Tag Archives: mystery

Food For The Soul

28 Dec

Books, books, books, books, books. For a writer books are pivotal if you want your soul to survive and stay weird and writer-y, as opposed to normal. I mean, think about it, what if our souls could survive on thoughts and feelings regarding the household, shopping, and whether or not our neighbour likes us.

No, our soul needs to swim in the energy of the worlds that we read about, the beautiful words that are constructed like an intricate sculpture. Energy we need every day or our souls will slowly dwindle down to Normal.

There are so many things good for us. So many things we should do daily, like walking/exercising, meditate, hug someone, drink water, and all that kind of nonsense. Well, I’m here to tell you that reading should be on that list too. Because if reading is on there, writing will surely follow. Trust me, I know. I’ve had the writing itch for a long time but my fingertips don’t bleed ink anymore, they’re dry. I know why. It’s because I can hardly remember the last time that I read anything other than the tests my students make. This year has been so hectic and stressful that I SHOULD have been writing my ass off, diving into other worlds and lives than my own, but the thing you really do when you get home is fall down on the sofa and find that you’re stuck to it. An invisible person has glued you to it, and that invisible person is called Stress.

Now it’s the Christmas holiday and I have a moment to breathe. More importantly, I get to read! And wow, have I missed it. Also, now the writing muscle needs training again. Why not start with a blog post? (I have missed you, Bloggy.) And after that, work on a story, no matter how rubbish I may have gotten with all that slacking off.

Then again, it really does help to remind myself, that writers don’t need to write in order to write. And any time my mind has wondered off (and it has done so often) conjuring up images of tough chicks, lonely detectives, murders, unusual people, and unexplained situations, I have been writing. I HAVE BEEN WRITING.

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A Bad Example

21 Jun

The best way to learn is by seeing how other people do it. Good stories teach us how to write. As a writer I’m already very critical when reading stories, I can’t not be. With such an intense love for stories, it’s only natural to drink in the story completely and immediately taste when it’s bad. Sometimes it’s not enough to make you stop drinking, but sometimes it is. A story needs to sustain the willing suspension of disbelief. If you notice mistakes or discrepancies of any kind, it takes you out of the story and if there are too many, it’s impossible to get back in the story. It’s a writer’s job to do the story justice, unfortunately not everybody does that (or wants to do it) since it’s so easy to get your story into the world these days. But that’s a whole other blog post.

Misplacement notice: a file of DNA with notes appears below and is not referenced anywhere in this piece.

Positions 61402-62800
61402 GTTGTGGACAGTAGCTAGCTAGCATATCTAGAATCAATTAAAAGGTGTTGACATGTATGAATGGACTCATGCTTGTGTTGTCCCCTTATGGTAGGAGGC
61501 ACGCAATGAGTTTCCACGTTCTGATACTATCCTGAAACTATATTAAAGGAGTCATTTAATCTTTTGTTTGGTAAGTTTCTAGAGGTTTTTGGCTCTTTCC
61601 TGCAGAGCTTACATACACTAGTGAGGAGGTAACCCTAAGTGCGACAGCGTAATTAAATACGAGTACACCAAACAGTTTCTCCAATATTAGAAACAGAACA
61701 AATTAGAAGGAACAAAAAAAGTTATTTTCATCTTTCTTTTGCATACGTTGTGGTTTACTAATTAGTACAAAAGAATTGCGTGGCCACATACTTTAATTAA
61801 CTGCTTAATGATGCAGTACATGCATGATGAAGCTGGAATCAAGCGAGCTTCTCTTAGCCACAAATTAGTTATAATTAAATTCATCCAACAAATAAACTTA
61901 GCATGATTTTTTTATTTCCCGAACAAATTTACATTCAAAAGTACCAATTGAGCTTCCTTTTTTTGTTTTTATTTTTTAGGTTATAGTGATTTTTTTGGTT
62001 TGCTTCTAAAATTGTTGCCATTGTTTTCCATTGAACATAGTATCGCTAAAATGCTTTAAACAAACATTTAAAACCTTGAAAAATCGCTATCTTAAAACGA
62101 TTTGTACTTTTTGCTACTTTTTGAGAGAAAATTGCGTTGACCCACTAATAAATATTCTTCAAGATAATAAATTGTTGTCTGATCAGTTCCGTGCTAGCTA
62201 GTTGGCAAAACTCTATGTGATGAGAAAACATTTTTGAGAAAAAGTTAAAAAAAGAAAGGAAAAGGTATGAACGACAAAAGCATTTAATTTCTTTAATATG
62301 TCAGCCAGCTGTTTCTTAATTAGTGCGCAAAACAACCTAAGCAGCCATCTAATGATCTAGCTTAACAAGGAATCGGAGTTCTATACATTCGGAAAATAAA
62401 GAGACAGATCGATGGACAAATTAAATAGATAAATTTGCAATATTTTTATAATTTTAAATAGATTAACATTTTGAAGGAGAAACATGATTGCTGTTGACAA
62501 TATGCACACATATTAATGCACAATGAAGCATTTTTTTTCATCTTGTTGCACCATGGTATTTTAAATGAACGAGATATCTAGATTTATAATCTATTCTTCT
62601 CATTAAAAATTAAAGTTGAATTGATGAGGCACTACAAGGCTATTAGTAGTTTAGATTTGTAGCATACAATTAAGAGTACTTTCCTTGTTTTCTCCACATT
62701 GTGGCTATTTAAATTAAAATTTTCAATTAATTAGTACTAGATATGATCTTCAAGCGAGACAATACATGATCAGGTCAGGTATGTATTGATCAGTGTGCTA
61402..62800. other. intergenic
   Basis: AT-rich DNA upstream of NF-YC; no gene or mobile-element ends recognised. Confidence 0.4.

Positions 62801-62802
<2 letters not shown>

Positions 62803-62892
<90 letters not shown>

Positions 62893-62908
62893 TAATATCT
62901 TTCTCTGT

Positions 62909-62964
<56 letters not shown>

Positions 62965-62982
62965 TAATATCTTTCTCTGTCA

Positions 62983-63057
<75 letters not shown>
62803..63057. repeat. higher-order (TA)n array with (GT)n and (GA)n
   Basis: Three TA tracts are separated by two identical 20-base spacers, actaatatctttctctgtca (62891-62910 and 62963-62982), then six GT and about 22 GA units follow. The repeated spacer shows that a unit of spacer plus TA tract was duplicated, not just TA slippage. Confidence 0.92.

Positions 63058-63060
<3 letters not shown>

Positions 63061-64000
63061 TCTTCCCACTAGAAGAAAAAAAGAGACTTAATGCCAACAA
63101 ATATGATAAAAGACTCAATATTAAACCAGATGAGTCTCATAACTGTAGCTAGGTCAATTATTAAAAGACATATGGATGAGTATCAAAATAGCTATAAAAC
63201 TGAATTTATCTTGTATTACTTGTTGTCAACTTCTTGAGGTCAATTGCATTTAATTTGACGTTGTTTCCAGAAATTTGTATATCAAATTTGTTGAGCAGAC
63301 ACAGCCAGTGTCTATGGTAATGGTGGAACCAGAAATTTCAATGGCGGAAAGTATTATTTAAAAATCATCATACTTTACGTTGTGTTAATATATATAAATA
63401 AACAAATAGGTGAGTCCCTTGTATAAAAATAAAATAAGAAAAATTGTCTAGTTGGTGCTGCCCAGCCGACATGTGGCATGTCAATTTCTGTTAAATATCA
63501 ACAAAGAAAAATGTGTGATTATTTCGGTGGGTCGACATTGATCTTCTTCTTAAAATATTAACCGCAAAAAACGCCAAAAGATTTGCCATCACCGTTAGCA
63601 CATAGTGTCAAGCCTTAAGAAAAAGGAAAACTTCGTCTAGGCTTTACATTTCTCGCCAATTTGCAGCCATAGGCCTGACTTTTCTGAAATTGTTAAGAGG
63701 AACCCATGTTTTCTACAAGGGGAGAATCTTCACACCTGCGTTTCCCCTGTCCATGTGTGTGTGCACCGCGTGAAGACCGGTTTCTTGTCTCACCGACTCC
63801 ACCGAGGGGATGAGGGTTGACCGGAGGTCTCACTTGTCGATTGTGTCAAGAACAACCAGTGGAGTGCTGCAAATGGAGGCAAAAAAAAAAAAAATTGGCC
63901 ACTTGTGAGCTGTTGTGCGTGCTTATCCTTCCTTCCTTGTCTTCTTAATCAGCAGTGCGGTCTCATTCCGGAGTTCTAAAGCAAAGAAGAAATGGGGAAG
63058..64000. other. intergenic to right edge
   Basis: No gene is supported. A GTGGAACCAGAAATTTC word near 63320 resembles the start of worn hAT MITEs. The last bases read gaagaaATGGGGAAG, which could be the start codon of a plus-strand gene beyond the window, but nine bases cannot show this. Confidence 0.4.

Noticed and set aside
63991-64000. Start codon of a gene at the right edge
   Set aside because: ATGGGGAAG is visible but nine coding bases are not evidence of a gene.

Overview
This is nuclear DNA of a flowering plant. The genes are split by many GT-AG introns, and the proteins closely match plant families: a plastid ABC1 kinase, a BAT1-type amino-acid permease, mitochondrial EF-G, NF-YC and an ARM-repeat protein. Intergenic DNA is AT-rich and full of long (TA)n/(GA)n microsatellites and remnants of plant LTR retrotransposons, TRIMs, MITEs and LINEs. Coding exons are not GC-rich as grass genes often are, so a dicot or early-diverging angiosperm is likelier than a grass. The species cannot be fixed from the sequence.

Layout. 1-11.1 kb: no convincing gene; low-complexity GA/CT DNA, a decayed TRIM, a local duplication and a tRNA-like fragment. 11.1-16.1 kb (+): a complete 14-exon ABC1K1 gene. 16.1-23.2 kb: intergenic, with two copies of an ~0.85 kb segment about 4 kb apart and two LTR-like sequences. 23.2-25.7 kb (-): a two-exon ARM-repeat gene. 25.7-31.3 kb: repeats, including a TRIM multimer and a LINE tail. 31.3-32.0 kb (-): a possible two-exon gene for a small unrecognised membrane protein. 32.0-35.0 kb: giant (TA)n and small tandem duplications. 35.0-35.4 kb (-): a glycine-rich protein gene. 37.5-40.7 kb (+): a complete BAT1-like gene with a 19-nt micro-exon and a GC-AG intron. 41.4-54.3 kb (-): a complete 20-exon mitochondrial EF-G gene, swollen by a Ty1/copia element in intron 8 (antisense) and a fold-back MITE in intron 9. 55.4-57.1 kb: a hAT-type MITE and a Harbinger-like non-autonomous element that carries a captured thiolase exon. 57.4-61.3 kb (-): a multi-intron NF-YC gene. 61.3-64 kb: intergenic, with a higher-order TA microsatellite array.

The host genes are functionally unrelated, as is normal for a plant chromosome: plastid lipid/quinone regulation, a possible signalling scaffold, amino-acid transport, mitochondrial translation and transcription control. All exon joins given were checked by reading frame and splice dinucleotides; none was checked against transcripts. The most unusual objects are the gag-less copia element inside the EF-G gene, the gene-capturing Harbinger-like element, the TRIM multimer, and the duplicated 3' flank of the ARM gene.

Reading bad stories is, however, not a waste of time. A bad example is still an example. Seeing how others do things can teach you two things. Either how to do it, or how NOT to do it. In either case you learn. But in only one case you have fun while learning.

I still write whatever story comes knocking in my head, but it used to be that those stories were mostly fantasy stories. I have a big imagination and like what you can do with it in the fantasy genre. Then, since I’m a lover of mysteries, I stumbled upon a cosy mysteries and fell in love with the genre instantly. I started with a series which ended up disappointing me in terms of characterisation and plot development, two VERY important parts of a story. This inspired me to write my very own cosy mystery and since then I actually can’t imagine ever not writing them. They are so ME. Which is why I’m glad that I was disappointed. Although, I doubt it would have taken long before I would have been inspired to write them based on reading good ones.

Is it strange to be inspired by bad writing? What inspires you?

Pick a Jar

27 Sep

Pick a jar that has a (short) story. Any jar…

Jar 1: Your character is on his way to work, he’s the only one on the road and encounters an injured woman lying in the middle of it. What does he do? And what happens? How did the woman get there?

 

Jar 2: Your teenage character wakes up with different parents and in a different house. Pictures show that her confusion is misplaced, but she knows something is wrong. This is not her home and these are not her parents. What happened? How does she try to figure out what is going on? And…what is going on?

 

Jar 3: Your character is a liar and known for her lies too. This time she witnesses something important but when she tries to warn people about it, nobody believes her. What is it she saw/heard and how does she go about proving she’s being truthful? What are the results? Is she making it worse, or better for herself?

 

Jar 4: Your character breaks into an old house that is supposed to be haunted, but also owned by a wealthy person. Your character finds a lot of jewellery, but also something else. What is it? And what does he do with it? Things get interesting when the house does indeed appear to be haunted. Or is it? *insert evil chuckle*

 

Jar 5: Your character is a child and has built himself a tree house. His own little lair surrounded with all the things he likes and bring him comfort. He even has his own binoculars. He secretly skips school while his parents are at work and explores his neighbourhood from his sanctuary. He seems something shocking and goes to investigate. What does he see and how does he investigate? What happens?

 

Dum dum dum dum. Make it exciting, or dramatic….make it whatever you want. The paper is your playground, have fun!

 

inspir.

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